“I’ve been around him coaching before. So I know exactly how he is, what he expects, and what the expectation is for quarterback play. It’s probably identical to what I expect out of my group as well. It’s a great opportunity and an experience for me to be around a brilliant offensive mind like Coach Mullen, and get a chance to continue to grow and learn and develop as I kind of carry out my coaching journey as well.”

On Dak Prescott and Damian Williams

“I’ll start with Dak. I don’t think you can ask for a better young man. When you see him you can tell, he’s a quarterback. He carries himself with a certain demeanor that draws people to him. He’s very charismatic, very good with people. He’s a great leader, an extremely hard worker and obviously a talented player. He has some special abilities, some special tools. I’m excited to get a chance to work with him and try to help continue to refine and develop those tools, and get him to reach his maximum potential. Damian, Coach Mullen has told me a lot about Damian. He said he reminded himself when he recruited me when he recruited Damian. Getting to know Damian, he’s an absolute sponge. He picks up information and he processes information well. He handled himself well being a young kid and having to step into some tough situations. He played well and handled himself like a veteran. It’s good to have him in the program, and I’m excited to get the chance to work with those guys.”

On meeting with quarterbacks …

“Well, I think there’s always room for discussion. I think that’s a huge part of developing a quarterback. My whole deal when you talk about developing quarterbacks is getting them to understand why we do the certain things that we do. In order for them to do that, they have to be mentally inquisitive. They have to ask questions, they have to be engaged. They have to understand what we do and how we do it before they understand why we do it. Getting to that point and having them have that maturity level is something that is extremely important in their progress and development as a quarterback.”

On the experience of the offense …

“Obviously eight returning starters so there are guys that have played in this league. And this league is tough, I mean especially this Division. The SEC West is no joke. Having those guys have that experience of being in the fourth quarter of a tight game with Auburn, being in the game with Alabama and LSU and those teams. I think naturally as you get older, you can draw back from those experiences previous years in your college career and learn from those and use them to your advantage when you get that next opportunity.”

On Dak Prescott’s expectations …

“I think the biggest thing is to go out there and concentrate and control what you can control. Obviously there’s a lot of external expectations. But I can tell you that no one is harder on himself than Dak is about what he wants to get done and what he wants to get accomplished. He already holds himself to an extremely high standard. It’s just a matter of him going out there each and every day focused and doing the necessary things it takes to get better and to reach his maximum potential.”

On SEC defenses …

“I’ve seen a SEC defense first hand obviously in my playing career. My last game was against Alabama in the Sugar Bowl. It’s a very, very talented league, and a very well-coached league. Those two things are what stand out when you look at the rest of college football. Guys are super-talented and they’re coached extremely well. That makes it hard on offenses. The overall evolution of defense the last six, seven years, those guys are getting more and more complicated in what they do and making it more difficult for offenses. I’m excited for the challenge, excited for the opportunity.”

On the evolution of the spread offense …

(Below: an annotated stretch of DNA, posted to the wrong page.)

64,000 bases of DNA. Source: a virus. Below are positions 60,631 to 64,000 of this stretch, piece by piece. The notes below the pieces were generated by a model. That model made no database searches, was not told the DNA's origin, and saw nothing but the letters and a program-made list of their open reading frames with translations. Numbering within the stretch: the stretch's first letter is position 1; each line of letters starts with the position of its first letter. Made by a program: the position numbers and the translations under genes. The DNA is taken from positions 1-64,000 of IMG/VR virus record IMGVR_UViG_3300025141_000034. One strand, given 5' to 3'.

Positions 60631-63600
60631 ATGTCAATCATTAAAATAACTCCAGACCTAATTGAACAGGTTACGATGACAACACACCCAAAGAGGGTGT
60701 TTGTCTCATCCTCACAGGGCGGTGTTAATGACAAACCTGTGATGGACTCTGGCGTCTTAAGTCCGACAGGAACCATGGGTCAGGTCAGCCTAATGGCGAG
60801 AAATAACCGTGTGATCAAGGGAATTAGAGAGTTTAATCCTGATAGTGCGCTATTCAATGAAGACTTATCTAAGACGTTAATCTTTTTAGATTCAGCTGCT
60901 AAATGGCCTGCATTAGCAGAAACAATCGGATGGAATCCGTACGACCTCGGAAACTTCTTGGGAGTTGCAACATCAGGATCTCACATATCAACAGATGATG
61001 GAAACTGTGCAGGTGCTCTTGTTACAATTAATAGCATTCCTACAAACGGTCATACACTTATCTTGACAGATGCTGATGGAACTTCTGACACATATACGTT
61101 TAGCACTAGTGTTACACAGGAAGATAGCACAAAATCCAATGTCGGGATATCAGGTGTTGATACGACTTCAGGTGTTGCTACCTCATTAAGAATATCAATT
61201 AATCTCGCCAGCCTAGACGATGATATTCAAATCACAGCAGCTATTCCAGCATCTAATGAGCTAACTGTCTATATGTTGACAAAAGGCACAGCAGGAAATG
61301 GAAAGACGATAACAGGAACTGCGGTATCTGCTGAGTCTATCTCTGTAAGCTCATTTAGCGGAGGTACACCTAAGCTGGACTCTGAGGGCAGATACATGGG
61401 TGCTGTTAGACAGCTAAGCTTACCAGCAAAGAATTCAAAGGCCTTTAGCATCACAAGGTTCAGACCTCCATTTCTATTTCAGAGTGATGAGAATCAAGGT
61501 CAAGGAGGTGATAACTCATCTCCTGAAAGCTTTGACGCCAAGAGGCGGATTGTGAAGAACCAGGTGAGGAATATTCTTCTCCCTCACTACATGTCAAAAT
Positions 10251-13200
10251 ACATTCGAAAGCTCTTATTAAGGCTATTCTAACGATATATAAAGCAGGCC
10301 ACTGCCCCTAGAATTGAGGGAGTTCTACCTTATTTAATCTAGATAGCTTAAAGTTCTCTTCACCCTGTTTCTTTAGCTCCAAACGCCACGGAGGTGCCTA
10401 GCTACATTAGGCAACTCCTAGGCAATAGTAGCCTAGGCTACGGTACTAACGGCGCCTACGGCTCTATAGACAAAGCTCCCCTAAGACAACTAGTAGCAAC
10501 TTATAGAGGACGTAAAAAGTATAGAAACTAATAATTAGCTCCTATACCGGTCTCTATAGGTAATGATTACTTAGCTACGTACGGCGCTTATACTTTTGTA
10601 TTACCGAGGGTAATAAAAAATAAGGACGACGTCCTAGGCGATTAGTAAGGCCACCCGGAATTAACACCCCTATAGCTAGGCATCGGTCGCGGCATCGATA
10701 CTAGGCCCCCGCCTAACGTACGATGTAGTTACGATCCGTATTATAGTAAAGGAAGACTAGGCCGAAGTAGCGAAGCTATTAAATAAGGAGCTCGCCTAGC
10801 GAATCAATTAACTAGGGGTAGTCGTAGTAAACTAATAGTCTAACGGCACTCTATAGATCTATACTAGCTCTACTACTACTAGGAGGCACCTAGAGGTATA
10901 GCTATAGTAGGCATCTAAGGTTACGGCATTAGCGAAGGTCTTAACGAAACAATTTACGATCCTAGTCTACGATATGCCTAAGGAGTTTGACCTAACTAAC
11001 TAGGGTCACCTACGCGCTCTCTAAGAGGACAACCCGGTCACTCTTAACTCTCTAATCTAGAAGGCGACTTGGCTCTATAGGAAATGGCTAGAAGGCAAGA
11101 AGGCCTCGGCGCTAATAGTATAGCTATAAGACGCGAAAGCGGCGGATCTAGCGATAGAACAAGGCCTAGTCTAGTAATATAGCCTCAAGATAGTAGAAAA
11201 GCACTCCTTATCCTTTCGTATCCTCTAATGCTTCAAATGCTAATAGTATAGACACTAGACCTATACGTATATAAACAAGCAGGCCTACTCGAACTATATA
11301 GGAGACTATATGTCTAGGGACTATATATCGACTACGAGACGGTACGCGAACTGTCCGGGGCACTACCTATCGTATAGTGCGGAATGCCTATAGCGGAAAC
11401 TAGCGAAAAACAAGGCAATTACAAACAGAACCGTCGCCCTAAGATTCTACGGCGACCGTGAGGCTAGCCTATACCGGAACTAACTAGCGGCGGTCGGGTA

“The biggest thing I’ve seen is how defenses play it. The offensive concepts have stayed the same over the last 13 or 14 years, back since Bowling Green days and Northwestern and those guys were running the spread in the early 2000s. The way defenses play it is really what has changed. Back when they first started doing it, you’d get a base defense; four down and cover-two and guys stood still and didn’t move. That’s how people would just shred you up and down the field. The defenses have kind of caught up. That’s now the cycle of football always has been. Somebody innovates something on offense, defenses catch up; then they change, then the defenses catch up again. It’s been that everlasting cycle. For me the biggest thing I’ve seen over the last couple of years is how defenses attack the spread by being more multiple in their fronts, more multiple in their coverages, having more combination coverages and playing more brackets to things.”

On being a “young guy” in the profession …

“There are guys in this profession the age of my grandparents. By no means do you ever think you’ve arrived in this profession. I’m constantly trying to challenge myself to grow and develop. Looking back on it, it’s already been five years and it seems like it’s just flown by. I think the biggest thing is just sometimes taking a step back and getting a chance to soak it all in. Our profession moves at such a pace that isn’t always the case. You sit back and look at it and say wow, I’ve been coaching already five years, where did the time go? It’s crazy.”

On Dak Prescott’s 2013 Egg Bowl performance …

“He’s a competitor. Ultimate competitor. I remember watching the Egg Bowl last year. That in itself was something. I’d never seen anything like that before. It was impressive. Watching it from TV, I’m sure it didn’t even do it justice what it was like in that actual moment for it to go down like that I’ve watched him on tape and he has the tools to be special. Our job is just to get the most out of him.”

On Dak Prescott meeting expectations …

“The biggest thing is having the right frame of mind. Making sure that your focus is spot–on each and every single day. You have to understand the magnitude of it. You have to understand the importance and what it takes. The sacrifices that it takes to perform at a high level each and every week. And it’s not an easy thing to do. I think no one really understands the demands that are put on these kids with school and academics, and having a social life and random people hitting them up on social media. The times have changed. So now it could be hard to just sit there and say I’m just concentrating on school and football when it’s just so much in our world that goes on each and every day that they’re obviously not numb too. The challenge is making sure you have your mind right every day and staying mentally engaged.”